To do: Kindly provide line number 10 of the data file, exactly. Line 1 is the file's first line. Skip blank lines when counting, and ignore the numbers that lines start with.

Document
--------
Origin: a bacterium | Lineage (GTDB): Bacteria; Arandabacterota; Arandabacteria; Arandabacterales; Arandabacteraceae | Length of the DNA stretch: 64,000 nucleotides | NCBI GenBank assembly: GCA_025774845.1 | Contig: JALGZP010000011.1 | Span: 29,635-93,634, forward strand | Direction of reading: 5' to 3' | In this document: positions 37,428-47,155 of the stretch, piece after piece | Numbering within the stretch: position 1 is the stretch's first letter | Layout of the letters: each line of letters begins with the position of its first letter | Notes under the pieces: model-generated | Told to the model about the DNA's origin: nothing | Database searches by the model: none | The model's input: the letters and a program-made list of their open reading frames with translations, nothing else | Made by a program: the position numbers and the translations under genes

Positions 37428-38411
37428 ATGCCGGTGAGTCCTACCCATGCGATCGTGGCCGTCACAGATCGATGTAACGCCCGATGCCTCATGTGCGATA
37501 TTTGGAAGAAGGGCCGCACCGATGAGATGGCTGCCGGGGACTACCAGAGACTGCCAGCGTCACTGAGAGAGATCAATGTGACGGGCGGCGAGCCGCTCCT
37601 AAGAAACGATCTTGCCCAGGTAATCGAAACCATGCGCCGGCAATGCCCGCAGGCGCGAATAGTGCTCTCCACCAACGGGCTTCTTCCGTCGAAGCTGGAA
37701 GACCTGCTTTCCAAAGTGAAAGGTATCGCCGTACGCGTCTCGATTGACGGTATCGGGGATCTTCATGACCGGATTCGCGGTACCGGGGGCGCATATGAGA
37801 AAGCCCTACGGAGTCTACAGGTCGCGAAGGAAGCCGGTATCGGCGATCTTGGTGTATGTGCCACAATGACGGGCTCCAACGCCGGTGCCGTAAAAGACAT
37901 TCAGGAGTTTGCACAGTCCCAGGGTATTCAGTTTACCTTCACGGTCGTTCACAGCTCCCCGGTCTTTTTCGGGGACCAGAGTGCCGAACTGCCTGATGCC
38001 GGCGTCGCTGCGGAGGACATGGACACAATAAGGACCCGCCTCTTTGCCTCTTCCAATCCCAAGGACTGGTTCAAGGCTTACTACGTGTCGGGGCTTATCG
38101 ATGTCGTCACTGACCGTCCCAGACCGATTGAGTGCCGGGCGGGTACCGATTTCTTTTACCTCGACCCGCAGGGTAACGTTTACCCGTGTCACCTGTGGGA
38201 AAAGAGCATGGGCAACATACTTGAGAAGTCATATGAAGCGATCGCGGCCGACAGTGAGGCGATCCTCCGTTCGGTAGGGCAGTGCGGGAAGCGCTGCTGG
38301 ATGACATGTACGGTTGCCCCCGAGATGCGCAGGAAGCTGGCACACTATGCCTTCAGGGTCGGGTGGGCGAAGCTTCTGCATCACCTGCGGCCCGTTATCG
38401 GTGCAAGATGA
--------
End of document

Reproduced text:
38101 ATGTCGTCACTGACCGTCCCAGACCGATTGAGTGCCGGGCGGGTACCGATTTCTTTTACCTCGACCCGCAGGGTAACGTTTACCCGTGTCACCTGTGGGA